Sun throws JavaFX hat into Web app ring

Programmers now can start trying out JavaFX for writing rich Internet applications--and seeing if it's worth using over Adobe's Flash and other alternatives.

Sun Microsystems on Thursday released a preview version of JavaFX, programming technology the company hopes will be the foundation of splashy, whiz-bang Internet applications.

Sun is promoting JavaFX as a good way to write rich Internet applications.
Sun is promoting JavaFX as a good way to write rich Internet applications. (Click to enlarge.) Sun Microsystems

JavaFX, like its Java progenitor, includes both software to execute programs and a programming language used to write those programs--JavaFX Script for the new technology.

Java has a strong brand in programming circles, but the technology caught on chiefly for use on servers and mobile phones. Sun is trying to go full circle with JavaFX, billing the software as a way to run software on desktop PCs. The software includes support for 2D and 3D graphics, audio and video, and animation.

But JavaFX has an uphill battle . Adobe Systems' Flash is widely used, Microsoft's relatively new Silverlight is headed toward its second, more versatile version, and ordinary HTML Web pages augmented with JavaScript has proven useful for many rich Internet applications that don't require a lot of pizzazz.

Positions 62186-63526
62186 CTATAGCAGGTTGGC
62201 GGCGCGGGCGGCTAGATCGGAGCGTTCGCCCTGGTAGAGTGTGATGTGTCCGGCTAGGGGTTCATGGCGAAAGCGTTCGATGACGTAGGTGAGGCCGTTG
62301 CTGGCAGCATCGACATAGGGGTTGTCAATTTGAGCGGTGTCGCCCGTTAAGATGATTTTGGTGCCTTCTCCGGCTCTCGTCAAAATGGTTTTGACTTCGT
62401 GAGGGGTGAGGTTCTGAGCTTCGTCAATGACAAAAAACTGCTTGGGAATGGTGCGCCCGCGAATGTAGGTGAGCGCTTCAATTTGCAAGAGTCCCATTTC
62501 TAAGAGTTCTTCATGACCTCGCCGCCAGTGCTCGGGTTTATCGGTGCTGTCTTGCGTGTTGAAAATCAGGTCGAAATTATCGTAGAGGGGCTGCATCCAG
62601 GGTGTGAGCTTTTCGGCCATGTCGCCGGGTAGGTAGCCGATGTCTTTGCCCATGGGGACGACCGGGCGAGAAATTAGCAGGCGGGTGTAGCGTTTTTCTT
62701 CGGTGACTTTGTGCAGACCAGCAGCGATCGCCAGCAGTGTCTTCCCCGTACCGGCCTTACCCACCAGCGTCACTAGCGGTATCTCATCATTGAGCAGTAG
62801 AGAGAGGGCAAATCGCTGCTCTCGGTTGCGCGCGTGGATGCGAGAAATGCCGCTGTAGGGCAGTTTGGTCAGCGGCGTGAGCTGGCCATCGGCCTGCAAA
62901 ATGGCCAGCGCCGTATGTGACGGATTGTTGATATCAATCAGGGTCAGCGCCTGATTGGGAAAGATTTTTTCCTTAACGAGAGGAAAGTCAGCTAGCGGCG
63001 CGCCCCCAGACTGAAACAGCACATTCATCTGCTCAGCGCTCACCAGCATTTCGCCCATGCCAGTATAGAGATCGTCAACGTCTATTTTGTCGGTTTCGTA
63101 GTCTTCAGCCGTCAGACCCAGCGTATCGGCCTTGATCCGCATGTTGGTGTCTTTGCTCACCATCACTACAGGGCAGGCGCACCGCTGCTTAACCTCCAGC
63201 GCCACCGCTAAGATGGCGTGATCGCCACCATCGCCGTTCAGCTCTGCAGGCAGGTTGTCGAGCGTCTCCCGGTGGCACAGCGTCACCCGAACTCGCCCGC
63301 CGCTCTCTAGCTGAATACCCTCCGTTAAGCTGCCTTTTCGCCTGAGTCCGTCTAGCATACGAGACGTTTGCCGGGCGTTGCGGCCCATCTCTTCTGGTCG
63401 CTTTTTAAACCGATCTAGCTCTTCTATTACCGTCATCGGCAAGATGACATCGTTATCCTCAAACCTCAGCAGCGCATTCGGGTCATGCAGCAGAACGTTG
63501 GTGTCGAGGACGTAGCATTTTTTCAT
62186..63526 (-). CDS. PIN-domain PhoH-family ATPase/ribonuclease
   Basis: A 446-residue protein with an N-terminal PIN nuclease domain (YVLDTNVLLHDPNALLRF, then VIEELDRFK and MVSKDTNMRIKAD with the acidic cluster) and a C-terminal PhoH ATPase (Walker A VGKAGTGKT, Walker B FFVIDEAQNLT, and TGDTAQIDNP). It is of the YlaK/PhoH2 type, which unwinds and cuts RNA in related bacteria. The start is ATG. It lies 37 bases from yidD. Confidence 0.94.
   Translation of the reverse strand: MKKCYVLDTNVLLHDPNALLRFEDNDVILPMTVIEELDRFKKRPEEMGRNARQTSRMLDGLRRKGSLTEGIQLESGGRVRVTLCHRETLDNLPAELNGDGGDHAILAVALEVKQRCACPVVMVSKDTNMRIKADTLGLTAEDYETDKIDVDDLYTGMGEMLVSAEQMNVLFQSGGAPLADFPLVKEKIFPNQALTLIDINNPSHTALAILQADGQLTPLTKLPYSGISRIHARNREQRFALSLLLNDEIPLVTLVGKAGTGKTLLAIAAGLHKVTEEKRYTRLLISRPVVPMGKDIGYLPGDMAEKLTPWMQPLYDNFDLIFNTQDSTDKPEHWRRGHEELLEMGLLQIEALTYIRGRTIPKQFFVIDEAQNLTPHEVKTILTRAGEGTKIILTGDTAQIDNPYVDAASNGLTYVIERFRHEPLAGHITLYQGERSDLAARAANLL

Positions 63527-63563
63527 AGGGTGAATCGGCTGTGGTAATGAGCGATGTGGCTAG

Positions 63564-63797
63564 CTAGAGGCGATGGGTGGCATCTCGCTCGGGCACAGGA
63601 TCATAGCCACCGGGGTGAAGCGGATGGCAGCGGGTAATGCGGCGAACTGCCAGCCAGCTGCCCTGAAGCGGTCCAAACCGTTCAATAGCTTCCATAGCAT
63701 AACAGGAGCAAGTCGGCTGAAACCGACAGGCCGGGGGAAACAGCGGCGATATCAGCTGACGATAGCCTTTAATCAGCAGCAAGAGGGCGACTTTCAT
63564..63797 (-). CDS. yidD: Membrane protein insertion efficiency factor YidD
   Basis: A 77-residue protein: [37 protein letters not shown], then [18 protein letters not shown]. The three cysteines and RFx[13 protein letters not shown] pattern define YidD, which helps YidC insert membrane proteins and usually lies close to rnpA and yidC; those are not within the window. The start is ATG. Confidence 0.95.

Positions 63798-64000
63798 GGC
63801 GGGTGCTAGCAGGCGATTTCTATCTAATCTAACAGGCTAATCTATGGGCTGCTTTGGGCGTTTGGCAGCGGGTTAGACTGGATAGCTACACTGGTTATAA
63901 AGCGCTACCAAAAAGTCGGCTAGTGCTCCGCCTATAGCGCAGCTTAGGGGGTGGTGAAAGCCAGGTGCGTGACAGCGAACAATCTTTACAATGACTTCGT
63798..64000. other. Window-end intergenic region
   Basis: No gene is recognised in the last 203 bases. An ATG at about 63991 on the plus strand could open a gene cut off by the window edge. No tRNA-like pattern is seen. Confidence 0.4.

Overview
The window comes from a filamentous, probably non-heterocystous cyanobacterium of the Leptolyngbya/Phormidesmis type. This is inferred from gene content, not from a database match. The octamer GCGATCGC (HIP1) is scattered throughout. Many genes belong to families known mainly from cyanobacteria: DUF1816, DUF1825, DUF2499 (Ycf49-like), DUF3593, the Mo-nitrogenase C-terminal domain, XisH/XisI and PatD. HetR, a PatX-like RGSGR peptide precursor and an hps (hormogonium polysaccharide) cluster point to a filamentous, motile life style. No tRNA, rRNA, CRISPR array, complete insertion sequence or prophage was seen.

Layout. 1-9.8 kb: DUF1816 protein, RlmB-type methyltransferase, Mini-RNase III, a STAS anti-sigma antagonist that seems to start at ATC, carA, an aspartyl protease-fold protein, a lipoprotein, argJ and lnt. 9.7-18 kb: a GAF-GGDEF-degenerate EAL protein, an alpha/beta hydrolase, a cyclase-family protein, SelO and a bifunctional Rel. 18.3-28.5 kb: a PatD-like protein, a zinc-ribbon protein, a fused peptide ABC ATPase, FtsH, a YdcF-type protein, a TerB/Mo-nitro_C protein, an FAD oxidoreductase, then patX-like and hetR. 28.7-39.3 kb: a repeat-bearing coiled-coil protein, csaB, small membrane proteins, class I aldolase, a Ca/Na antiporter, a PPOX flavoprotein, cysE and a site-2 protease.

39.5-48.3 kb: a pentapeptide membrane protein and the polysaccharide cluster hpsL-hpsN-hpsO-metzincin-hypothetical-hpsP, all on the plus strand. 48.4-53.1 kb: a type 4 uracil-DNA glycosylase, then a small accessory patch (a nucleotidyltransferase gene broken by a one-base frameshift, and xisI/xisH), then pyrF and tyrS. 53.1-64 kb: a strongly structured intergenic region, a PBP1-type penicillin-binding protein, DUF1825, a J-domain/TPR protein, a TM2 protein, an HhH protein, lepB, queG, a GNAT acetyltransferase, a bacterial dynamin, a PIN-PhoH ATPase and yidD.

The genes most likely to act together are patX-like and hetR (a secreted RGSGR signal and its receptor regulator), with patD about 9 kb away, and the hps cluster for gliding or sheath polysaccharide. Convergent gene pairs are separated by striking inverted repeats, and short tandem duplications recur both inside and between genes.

The JavaFX developer tools, it should be noted, come with Project Nile, a tool to export content from Adobe Photoshop and Illustrator, a hand-off that could help the technology match Adobe's more unified suite of products.

The final release of JavaFX for desktop computers is due in the fall, and Sun plans to release the first version of JavaFX for mobile devices in spring 2009, the company said.

About the author

Stephen Shankland has been a reporter at CNET since 1998 and covers browsers, Web development, digital photography and new technology. In the past he has been CNET's beat reporter for Google, Yahoo, Linux, open-source software, servers and supercomputers. He has a soft spot in his heart for standards groups and I/O interfaces.

 

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